Many pioneering companies have successfully implemented e-commerce solutions to either augment their existing sales channels, or as their sole sales channel. These companies are leaders in reaping the commercial benefits of the Web. As highly efficient revenues flow through their e-commerce channels, they look at expanding their global capabilities — particularly where traditional sales channels costs are prohibitive.
One may say, “But the World Wide Web is global, since everyone on the Internet has access to it.” True, but Internet access and recognized sales are two different things. It has been noted that international customers are three times more likely to buy a product if it is available and communicated to them in their own language. Furthermore, an e-commerce Web site has to provide international users with the same quick access to information as domestic users, or you will quickly lose their attention.
Companies that have successfully implemented an e-commerce solution in the U.S. and are now looking at penetrating international markets have to deal with many issues before they truly have a global e-commerce solution. The four that are often overlooked are: Locale, Process, Performance and Service.
Locale and Language Barriers
English is the language most widely used over the Internet. But to truly penetrate an international market, one has to communicate in the customer’s language. Web pages can be converted to different languages via a process known as web localization. Localization is the linguistic adaptation of a product for specific geographic markets. In addition to the linguistic and cultural challenges that this conversion presents, localizers have to deal with many technical challenges.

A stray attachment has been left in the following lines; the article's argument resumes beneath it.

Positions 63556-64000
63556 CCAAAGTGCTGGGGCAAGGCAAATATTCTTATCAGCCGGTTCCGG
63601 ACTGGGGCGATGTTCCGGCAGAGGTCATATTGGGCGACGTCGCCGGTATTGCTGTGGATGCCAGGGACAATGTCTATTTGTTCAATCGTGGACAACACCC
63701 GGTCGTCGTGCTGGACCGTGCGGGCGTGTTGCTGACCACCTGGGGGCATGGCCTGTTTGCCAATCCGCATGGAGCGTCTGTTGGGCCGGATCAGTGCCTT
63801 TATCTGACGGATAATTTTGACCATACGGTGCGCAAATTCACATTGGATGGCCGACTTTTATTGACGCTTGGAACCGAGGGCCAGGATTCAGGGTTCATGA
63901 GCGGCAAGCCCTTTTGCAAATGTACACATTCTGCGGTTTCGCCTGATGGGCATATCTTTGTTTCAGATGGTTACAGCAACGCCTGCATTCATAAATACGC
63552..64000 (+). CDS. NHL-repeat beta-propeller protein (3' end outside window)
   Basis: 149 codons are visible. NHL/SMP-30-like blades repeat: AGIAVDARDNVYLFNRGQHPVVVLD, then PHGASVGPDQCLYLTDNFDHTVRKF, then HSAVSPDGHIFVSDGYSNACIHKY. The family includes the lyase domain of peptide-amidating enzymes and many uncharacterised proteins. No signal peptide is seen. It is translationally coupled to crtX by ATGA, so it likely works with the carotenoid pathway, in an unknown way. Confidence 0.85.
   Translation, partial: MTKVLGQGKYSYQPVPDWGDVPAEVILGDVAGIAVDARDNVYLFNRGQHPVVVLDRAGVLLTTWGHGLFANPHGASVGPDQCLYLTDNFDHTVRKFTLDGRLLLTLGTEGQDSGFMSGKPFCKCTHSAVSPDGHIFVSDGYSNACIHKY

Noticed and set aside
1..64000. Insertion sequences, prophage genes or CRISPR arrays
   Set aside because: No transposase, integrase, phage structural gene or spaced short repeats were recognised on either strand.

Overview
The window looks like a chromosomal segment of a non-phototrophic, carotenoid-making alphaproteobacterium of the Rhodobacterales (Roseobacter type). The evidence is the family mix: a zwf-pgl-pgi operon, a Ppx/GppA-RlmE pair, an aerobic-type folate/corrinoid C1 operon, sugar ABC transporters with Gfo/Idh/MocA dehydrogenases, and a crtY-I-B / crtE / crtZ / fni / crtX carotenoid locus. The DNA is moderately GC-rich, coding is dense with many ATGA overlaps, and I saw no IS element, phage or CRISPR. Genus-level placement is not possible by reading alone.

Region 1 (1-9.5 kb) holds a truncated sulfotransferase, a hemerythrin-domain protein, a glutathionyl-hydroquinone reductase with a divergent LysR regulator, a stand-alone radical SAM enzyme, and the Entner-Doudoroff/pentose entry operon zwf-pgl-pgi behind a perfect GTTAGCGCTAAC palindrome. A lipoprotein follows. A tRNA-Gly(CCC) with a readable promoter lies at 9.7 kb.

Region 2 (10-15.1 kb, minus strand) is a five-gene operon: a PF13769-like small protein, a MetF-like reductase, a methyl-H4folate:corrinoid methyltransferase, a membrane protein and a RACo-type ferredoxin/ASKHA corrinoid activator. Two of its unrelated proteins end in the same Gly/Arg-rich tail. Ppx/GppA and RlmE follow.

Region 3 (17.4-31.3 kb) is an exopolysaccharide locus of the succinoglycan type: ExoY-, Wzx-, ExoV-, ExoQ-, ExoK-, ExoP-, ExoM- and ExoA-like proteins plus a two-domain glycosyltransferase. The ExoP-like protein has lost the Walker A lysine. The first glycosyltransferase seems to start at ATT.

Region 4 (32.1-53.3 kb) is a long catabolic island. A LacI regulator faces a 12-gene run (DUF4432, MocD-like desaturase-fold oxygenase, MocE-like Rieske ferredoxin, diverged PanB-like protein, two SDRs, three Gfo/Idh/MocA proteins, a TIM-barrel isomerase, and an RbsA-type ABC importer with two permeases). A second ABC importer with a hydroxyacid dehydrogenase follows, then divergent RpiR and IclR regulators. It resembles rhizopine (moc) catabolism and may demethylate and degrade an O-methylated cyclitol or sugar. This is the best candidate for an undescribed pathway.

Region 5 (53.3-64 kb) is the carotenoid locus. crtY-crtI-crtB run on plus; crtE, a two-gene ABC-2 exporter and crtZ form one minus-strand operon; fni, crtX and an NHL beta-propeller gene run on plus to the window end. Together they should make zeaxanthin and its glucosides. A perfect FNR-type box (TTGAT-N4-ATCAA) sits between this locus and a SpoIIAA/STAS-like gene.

As new Web technologies emerge, more options are becoming available to content developers and webmasters. Different file formats, databases, graphics, forms, and software scripts such as CGI and Java are all intermixed into creating current Web pages. Furthermore, to reduce rework, many of today’s Web sites are based on dynamic HTML, as opposed to static HTML, where information drawn from databases is displayed on demand. Pages are built on the fly on users’ browsers, automatically customized to best meet their needs.
Companies involved in localization have to recognize the need to adapt and continuously expand their localization processes to efficiently deal with the requirements of today’s advanced Web technologies. The process has to be organic to allow for changing file formats without sacrificing flexibility to translators or translations already implemented. By no means should the process hinder the ability of professional native translators to adapt the text and pages to meet local requirements. For the process to be effective, it should separate the art from the science and enable the appropriate resources to deal with each aspect of the process.
Even with the technical and language expertise, how can one guarantee that localized Web sites track the English server on a continuous basis? Webmasters and content developers regularly update thousands of files and data. To be able to synchronize the localized sites to the English one requires a very detail oriented process.